Many thanks to Yvotchka for Tweeting me this very interesting article, The Power of 1 by Time Management Ninja. The gist is, have only one of each tool: one address book, one planner/ calendar, one to-do list, and one notebook. I appreciate that the point is simplicity, and I do agree that having your information in too many places leads to confusion (which I have certainly experienced).
In my opinion, the only way this idea will work is if you keep all of your information electronically so that you have access to it on your computer and your hand-held device. But for those of us who are paper-only (more or less), we cannot carry all of our information with us all the time so we have to have it in separate bits.
I'm not normally argumentative, but I want to dispute each of these points.
Address book: TMN's solution is to keep all your addresses and contacts electronically. I don't do this, I keep them all on paper. I definitely do not want or need every address of everyone I know with me all the time. My solution, and what many people do, is to have a master address book that stays home (with everyone's address I know), and emergency contacts and frequently used info in my planner that I carry with me. I find this to be entirely reasonable.
Calendar: Again, unless you use an electronic calendar, it's not always convenient to have only one single calendar. Despite the fact that I have gazillions of planners, I only ever use one weekly planner at a time, which is my master planner. Everything goes into my weekly planner. Because I have a family, I also have a wall calendar so that everybody else can see what's going on too. I update the wall calendar from my master weekly planner. I know plenty of people who use Outlook or similar at work, and a Filofax or other planner for their personal use. As long as you synch appointments, you'll be fine. You will run into problems if you have a calendar at home that you write things in, a calendar at work that you write other things in, and a planner in your pocket to write things in when you're out and about. No synching = big trouble.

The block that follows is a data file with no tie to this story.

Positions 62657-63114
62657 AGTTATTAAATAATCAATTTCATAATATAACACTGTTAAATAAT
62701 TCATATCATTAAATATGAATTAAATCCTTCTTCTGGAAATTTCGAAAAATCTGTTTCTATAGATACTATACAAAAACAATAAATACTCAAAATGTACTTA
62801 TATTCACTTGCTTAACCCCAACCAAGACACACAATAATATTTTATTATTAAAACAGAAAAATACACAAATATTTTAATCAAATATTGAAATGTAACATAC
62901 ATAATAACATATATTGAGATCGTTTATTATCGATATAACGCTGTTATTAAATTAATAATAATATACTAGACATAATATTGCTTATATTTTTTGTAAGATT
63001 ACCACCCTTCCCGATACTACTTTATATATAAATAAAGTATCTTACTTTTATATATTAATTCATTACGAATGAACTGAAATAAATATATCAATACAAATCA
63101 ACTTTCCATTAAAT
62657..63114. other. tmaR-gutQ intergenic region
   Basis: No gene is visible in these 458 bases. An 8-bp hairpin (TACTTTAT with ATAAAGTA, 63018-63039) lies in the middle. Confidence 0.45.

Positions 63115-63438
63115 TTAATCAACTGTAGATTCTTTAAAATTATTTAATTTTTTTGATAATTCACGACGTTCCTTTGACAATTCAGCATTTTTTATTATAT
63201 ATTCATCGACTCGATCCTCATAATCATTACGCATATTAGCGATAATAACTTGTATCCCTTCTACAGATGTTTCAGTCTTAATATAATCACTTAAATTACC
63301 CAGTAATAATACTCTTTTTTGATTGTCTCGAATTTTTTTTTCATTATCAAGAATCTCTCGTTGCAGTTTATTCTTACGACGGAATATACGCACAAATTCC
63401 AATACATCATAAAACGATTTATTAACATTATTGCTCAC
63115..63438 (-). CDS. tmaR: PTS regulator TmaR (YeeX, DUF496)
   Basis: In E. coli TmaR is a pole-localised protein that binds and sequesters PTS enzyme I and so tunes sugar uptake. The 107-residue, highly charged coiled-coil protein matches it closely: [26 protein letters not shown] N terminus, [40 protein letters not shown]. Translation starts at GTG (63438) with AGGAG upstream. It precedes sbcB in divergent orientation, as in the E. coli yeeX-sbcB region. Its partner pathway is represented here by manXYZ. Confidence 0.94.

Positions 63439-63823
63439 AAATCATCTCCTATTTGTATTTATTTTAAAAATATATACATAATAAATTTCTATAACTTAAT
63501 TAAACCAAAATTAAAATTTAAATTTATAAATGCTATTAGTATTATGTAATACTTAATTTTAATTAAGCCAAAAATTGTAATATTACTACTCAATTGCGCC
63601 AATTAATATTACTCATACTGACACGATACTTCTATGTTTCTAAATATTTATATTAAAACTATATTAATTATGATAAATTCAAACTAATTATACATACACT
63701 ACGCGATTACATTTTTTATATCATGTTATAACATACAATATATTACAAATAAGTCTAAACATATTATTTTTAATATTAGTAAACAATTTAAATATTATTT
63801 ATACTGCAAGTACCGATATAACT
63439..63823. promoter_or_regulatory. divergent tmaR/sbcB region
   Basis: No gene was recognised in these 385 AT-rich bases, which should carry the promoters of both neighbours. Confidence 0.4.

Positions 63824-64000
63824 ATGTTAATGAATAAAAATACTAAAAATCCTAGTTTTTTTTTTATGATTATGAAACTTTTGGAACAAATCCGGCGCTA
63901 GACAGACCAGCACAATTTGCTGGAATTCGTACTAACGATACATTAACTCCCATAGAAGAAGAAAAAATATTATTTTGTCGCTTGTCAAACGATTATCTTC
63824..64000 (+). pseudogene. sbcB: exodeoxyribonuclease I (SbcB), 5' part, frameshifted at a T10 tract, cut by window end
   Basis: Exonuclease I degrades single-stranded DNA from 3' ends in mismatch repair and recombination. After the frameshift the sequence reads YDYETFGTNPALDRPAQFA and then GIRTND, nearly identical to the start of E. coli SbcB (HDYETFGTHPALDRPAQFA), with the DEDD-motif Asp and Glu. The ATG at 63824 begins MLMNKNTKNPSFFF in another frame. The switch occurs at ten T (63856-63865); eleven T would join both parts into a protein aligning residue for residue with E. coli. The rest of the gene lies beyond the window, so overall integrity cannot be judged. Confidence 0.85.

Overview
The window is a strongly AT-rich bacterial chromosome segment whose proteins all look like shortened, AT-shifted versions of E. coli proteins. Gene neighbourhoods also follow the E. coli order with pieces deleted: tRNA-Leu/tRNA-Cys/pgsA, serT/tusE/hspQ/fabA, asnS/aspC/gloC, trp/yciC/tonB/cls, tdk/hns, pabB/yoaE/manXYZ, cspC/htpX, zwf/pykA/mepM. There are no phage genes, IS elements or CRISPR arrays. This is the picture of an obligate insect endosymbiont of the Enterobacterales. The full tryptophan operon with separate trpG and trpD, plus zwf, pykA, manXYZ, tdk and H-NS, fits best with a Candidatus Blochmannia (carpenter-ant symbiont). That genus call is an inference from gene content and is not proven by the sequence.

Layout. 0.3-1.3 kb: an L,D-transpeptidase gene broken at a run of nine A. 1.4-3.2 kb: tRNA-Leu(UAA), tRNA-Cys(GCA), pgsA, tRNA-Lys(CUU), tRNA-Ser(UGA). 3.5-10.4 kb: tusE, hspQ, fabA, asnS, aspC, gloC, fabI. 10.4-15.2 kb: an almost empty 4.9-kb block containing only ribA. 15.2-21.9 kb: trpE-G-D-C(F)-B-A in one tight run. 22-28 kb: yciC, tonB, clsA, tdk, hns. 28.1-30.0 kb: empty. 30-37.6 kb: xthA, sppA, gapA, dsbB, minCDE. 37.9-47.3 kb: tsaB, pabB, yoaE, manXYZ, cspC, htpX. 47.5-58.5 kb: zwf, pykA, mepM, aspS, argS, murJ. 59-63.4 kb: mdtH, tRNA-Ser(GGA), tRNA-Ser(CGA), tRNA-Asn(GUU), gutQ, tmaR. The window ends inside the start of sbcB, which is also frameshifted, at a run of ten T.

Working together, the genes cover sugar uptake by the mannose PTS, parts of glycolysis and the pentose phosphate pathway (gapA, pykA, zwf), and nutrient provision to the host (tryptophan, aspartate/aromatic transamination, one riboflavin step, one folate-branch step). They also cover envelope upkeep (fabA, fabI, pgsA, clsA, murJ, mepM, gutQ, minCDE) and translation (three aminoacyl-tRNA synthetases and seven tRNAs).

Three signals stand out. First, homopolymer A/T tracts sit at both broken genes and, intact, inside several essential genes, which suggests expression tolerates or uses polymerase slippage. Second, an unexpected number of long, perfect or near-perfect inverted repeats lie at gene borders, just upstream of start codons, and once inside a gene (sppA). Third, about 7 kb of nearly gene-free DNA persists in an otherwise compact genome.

To Do List: I don't know how it's possible for anyone to have only one To Do List, and I really do not think it's a good idea. I think TMN's point is for those folks who tend to write things on sticky notes everywhere. And in that case, I agree you are better off having one master list to capture all those tasks. But I just can't imagine having one big to-do list full of home, work, school, personal, and whatever else types of tasks. I would get completely overwhelmed and would not be able to prioritize at all. Even Getting Sh-t Done, which is the most elegantly simple task management system I've heard of, has a Master List and Today's List. I like separate categorized lists, or projects with steps, to help me prioritize and know what to do next.
Notebook: Here is where I most strongly disagree. Maybe TMN means having only one notebook as your inbox? Then later you can move that information to the appropriate location. If I used only one notebook for everything it would be a big jumbled mess without linearity and I'd be completely lost. I told Yvotchka I like to use notebooks for topics, similar to how I had a separate notebook for each class in school and university. I really like Charlie Gilkey's notebook system. His is proof that a system doesn't need to be elaborate to be effective.
So anyway, I don't mean this post in any way to slam Time Management Ninja. Some people do work better with only one tool each. But for many of us, I think compartmentalization is the key to organization.